Way back when, as the legend goes, the original Aztecs of Mexico came from their ancestral homeland in the southwest United States at a place that is called Aztlan. Now, this place is largely thought of in revolutionary terms by people living south of America’s border who feel that there should be a Republica del Norte to re-annex the lands lost in the Mexican-American War. While I’m not here to discuss whether I’m willing to give land back that stretches as far north as Oregon, I will say that as a person interested in history, archaeology, and my own brand of fictional stories, the concept of this falls nicely into my books on the fictional Utah location known as Blackrock Canyon since it allows for a mysterious pre-history in a region that is still populated by the remnants of cliff dwellings and other Ancestral Puebloan sites.
For this knowledge that I have accumulated over the years as a part of my curiosities, I guess it’s no surprise that with my new Parkinson’s medication being Azilect, I would often move to tell people that I’m on Aztlan. At least that’s what my mind tells me until I realize the Azilect has nothing to do with the Aztecs and everything to go with being more mobile and fully treated to continue to enjoy my life as I know it for as long as I can.
All the same, if you’ve never seen the Aztec archaeological sites outside of Cancun, which include Chichen Itza, Coba, and Tulum, you’re missing out. They’re the bee’s knees, but I digress. That’s a blog for another page.
What Azilect is would be an MAO-B inhibitor. Put more simply, there is some dopamine in my brain, but not as much of it is doing what it needs to be doing. Dopamine is a neurotransmitter in my big ol’ brain. It sends messages. Because of evil nasty enzymes, which we will liken to the zombie hordes on The Walking Dead, my dopamine doesn’t get where it’s going. Thus, these pathways are dried up. It took some time to get to 60-80% damage levels where the tremors began, but silently, “crap happened.”
What Azilect does to fight this is it acts like a kinder, gentler, and more altruistic Negen providing protection with Lucille for my brain. I pay for this, and it does the work I can’t do without it. In no uncertain terms, it clears up the bad and lets my brain use its own good stuff to make my signals work where they can.
I have to say, I’m happy with this arrangement.
Mind you, this is not Levodopa, which is used in conjunction with Carbidopa. Levodopa is a medication for when things really progress. It gets magically turned into dopamine and another medication called Carbidopa protects it from getting broken down before it is absorbed. That’s a whole different game than a person in my early stages of Parkinson’s is operating at. When I mentioned this to my doctor, he looked at me with that look that respectfully says, “Stop going on Internet sites unless you know what you’re looking at; you’ll just scare yourself if you keep this up.” Of course, I looked back at him with that look that says, “I’m sorry for being a dumbass. Teach me, Jedi Master. I am your padawan learner.”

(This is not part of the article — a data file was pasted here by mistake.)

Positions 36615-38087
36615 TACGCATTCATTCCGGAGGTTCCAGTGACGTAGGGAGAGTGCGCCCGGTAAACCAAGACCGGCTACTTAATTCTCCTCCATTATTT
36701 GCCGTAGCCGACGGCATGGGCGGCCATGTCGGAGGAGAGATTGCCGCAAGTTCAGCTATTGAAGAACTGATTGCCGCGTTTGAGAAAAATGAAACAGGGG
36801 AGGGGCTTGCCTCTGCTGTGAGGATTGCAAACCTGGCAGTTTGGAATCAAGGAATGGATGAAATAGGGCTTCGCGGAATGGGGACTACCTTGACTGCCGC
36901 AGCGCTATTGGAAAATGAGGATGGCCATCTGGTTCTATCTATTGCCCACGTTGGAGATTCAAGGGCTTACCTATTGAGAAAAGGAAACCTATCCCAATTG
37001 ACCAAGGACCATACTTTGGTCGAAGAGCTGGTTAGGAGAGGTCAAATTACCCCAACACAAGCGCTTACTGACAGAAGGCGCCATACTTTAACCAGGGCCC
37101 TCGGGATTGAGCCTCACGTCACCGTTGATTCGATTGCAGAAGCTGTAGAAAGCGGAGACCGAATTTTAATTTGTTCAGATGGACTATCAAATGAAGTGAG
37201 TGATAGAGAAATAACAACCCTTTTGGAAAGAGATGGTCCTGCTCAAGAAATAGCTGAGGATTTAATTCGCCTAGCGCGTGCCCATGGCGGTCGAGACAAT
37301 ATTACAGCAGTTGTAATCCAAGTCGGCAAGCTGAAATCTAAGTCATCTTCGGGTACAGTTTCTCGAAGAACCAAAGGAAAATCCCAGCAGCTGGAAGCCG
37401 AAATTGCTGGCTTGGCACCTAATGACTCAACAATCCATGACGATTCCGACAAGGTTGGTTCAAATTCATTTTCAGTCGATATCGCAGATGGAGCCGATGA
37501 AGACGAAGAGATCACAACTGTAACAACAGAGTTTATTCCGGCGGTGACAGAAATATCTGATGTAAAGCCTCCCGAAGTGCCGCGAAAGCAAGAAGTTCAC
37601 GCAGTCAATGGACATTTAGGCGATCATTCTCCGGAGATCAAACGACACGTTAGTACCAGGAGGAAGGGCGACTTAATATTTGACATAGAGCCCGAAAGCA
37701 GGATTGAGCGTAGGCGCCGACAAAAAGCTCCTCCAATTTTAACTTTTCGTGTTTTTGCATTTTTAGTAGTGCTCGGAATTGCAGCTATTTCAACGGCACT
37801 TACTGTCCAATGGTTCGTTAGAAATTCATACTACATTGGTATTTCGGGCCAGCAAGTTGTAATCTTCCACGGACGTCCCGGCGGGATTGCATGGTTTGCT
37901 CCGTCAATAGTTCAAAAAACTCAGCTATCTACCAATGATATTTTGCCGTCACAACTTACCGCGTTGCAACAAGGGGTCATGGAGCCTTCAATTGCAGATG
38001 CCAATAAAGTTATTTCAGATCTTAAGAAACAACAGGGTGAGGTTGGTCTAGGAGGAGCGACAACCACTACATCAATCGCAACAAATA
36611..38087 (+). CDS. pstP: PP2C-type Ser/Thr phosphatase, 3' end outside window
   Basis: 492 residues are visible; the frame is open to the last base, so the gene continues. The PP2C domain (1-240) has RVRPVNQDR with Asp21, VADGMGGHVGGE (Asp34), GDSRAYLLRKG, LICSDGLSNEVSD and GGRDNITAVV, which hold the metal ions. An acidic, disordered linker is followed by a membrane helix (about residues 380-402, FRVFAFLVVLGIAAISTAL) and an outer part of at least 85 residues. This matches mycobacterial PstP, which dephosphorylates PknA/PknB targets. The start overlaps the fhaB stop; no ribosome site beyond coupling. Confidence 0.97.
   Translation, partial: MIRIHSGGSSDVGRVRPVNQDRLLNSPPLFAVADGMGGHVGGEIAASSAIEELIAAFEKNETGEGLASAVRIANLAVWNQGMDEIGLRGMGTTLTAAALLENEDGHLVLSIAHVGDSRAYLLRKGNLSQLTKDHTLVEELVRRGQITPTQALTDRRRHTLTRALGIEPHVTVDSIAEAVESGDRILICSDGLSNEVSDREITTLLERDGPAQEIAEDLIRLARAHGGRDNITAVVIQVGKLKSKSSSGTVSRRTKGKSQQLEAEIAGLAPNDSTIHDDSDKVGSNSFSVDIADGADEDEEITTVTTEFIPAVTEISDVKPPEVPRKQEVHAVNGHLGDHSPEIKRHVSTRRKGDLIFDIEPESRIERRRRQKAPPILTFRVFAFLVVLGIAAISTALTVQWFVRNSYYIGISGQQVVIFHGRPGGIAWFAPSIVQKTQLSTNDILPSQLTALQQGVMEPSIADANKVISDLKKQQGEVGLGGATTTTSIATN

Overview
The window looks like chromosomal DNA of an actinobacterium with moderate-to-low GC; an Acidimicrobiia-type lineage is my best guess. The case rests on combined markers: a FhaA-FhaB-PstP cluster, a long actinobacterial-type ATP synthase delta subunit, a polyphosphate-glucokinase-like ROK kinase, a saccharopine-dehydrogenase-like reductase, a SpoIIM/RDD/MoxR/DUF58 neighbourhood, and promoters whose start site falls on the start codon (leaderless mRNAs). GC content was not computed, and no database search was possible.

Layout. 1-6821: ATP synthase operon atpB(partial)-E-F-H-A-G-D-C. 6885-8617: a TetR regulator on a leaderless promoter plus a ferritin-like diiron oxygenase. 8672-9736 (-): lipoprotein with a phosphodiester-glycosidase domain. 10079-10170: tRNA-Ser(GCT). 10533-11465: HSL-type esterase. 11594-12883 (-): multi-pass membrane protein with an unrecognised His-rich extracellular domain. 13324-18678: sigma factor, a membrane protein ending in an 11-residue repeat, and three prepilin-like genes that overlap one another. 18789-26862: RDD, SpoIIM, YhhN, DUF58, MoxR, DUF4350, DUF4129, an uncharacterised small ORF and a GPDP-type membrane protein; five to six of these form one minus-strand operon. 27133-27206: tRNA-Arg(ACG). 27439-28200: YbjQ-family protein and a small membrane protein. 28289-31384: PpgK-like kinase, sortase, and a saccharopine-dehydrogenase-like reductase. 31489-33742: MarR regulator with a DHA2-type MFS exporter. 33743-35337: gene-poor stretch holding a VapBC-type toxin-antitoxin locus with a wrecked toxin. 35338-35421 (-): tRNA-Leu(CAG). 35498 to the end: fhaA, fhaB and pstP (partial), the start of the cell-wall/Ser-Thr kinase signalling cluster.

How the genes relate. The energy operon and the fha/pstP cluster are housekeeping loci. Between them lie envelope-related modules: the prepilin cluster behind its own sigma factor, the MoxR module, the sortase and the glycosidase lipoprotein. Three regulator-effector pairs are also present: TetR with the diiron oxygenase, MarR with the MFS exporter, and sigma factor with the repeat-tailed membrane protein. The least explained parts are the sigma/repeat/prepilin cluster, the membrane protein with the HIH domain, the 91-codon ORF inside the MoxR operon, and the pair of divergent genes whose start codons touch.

Since that time, I have learned. According to my doctor, the CVS pharmacist, Azilect’s site, and RXList.com, these are some of the problems for people taking the medication: joint pain, cough, dizziness, joint & muscle pain, headache, depression, heartburn, nausea, fever, loss of interest in sex, constipation / diarrhea, vomiting, weight loss, rashes, numbness, strange dreams (as if I don’t have enough strange and lucid dreams already), dry mouth (that I can’t quench with beer), flu symptoms, and an inability to sleep. Of course, there are extremes like “strange thoughts” (whatever they are) and hallucinations, as well as passing out, but yeah… these things are on many medicines that are advertised in between innings of the World Series so that people can ask to take them and feel like the energized and happy people on the Otezla commercials.
I’m not sure how I’d be featured on an Azilect commercial. I’m thinking climbing waterfalls at Sullivan Run next July. Then again, maybe I’d just be extending my underwear radius, dancing around the living room to make my wife Heather laugh. Either way, it wouldn’t be to Katrina and the Waves. I’m thinking more Michael Franti’s “Sound of Sunshine.”
Nevertheless, for all this medication is, one thing that Azilect isn’t is cheap. According to Drugs.com, 30 of these bad boys can fetch up to $680.37, give or take. Fortunately, I have insurance, so I don’t pay full price. Fortunately, I have good insurance, so I pay a lot less, but I’m not all people. Many people go broke on these prices, especially with limited capabilities, options, support systems, and advanced conditions.
Cue that I’m trying to affect your heart and mind.
Yes, I get that research takes talent and talent equals cost, but at the same point, I have serious issues with the ethics of Martin Shkreli and Heather Bresch. Yes, I get that we live in a capitalistic country, but I have the audacity to think that prices can be balanced with profit.
Fortunately, on February 7, 2017, this drug goes generic. This is with regard to the 20 year patent on drugs to recoup research expenses and to profit. Fair enough. That said, I know that on that day, a lot of people with average to poor health insurance will be celebrating good times with Kool and the Gang that their lives will be getting easier as they continue to recover from their condition with the medicine that their doctors feel they need.
Until then, we wait.